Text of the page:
This morning when the steamer Pierrepont reached the city on her early trip she had about six hundred passengers, all from the islands, but the majority from Wolfe Island. At Marysville the people had to drive about one quarter of a mile out on the ice to reach the steamer.

Repairs To Be Made.

It is expected that by Monday next repairs to the steamer North King will have been completed and she will be floated out of the dock. The steamer Rosedale will immediately enter and will occupy the dock all winter.

Snips - The schooner Annandale arrived at Craig's wharf yesterday afternoon, having had a comfortable run across the lake. She is likely to be the last schooner to enter the harbor this season.

Dec. 24, 1897

p.2 Incidents - Last evening the steamer Coaster cleared for Cape Vincent with a cargo of pulpwood, consigned to J.H. Scobell. This will likely be the last clearance from this port this fall. The schooner Annandale holds the record for the last arrival.

A gang of rivetters were placed at work on the steamer North King last night, the first night work that has been done on her since entering the dry dock. An effort will be made to have her out of the dock by Sunday.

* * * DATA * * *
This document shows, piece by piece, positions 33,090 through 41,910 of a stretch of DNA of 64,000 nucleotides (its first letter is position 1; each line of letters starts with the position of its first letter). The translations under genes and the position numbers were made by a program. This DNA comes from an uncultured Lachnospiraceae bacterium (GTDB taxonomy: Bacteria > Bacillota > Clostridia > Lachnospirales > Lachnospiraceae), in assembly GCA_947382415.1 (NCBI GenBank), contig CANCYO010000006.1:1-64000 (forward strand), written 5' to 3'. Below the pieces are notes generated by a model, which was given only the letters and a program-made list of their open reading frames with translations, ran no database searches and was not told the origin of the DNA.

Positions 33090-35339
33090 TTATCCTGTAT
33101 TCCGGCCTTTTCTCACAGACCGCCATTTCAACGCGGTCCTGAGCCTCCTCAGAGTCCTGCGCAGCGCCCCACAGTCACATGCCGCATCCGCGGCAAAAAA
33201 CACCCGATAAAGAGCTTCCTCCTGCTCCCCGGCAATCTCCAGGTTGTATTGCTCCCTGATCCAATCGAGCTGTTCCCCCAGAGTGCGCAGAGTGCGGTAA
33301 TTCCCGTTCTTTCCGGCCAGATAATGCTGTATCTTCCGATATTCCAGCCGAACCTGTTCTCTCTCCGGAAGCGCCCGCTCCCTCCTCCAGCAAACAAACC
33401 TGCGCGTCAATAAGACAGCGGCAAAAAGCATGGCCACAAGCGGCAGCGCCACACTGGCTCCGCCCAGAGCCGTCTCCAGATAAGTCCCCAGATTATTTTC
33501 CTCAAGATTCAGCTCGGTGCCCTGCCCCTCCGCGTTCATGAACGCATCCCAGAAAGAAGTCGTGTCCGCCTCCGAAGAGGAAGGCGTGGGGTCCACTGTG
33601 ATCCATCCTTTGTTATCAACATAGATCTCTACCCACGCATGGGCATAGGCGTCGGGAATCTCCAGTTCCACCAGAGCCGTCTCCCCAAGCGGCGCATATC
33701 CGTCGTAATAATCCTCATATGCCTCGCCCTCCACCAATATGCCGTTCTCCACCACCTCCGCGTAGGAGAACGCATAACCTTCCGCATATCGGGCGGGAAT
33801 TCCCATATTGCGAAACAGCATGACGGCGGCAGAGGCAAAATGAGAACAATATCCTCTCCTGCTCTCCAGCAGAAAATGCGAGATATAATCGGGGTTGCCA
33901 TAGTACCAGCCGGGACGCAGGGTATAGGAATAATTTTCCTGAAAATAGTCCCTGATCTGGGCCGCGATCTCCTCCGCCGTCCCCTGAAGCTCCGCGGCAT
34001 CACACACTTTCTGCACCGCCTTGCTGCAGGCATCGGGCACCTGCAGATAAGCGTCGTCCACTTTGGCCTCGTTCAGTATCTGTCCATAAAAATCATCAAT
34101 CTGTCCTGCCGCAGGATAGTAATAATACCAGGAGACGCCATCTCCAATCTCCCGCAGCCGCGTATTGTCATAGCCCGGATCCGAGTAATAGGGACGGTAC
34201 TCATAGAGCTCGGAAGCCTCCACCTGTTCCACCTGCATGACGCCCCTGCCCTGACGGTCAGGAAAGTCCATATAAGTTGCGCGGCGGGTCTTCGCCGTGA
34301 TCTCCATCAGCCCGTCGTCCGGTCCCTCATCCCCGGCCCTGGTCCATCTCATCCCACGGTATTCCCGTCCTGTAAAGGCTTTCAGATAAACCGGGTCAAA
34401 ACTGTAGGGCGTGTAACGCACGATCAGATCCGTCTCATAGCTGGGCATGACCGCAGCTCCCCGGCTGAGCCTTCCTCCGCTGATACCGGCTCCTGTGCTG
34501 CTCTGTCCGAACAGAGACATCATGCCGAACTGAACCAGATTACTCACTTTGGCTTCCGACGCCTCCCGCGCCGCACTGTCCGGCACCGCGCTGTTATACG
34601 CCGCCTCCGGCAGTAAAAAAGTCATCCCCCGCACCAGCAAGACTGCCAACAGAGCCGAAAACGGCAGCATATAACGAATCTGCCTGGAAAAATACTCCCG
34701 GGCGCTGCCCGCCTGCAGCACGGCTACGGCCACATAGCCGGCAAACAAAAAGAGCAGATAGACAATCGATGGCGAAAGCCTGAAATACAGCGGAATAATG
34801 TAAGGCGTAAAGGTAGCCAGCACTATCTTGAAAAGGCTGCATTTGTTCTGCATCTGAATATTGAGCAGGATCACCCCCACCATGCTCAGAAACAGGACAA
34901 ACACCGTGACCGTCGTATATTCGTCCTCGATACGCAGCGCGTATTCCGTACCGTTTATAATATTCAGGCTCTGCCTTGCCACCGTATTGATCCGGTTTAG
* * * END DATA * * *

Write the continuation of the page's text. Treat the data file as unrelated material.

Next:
Dec. 25, 1897

not published

Dec. 27, 1897

p.2 Incidents of the Day - The steamer New Island Wanderer was to have gone into winter quarters on Saturday, but on the return of warm weather it was decided to continue her in commission. She went over to the Cape at five o'clock this morning.

In the case of Stevens vs. Donnelly, before Judge Price, the men were awarded $12 and costs each. They had been offered $9 each. A.B. Cunningham was counsel for plaintiffs.

Bought In By The Owners.

At Sackett's Harbor, collector Stearn seized the cargo of wet wheat in the steamer Gilbert for duties and sold the same at public auction. It was bid in by Capt. Hemmens, owner of the Gilbert, for about four dollars. The cargo was estimated at about 700 bushels. As it was Canada wheat, from the wrecked steamer Rosedale, the United States government made no difference in the duties of wet or dry wheat and wanted twenty-five cents per bushel duty.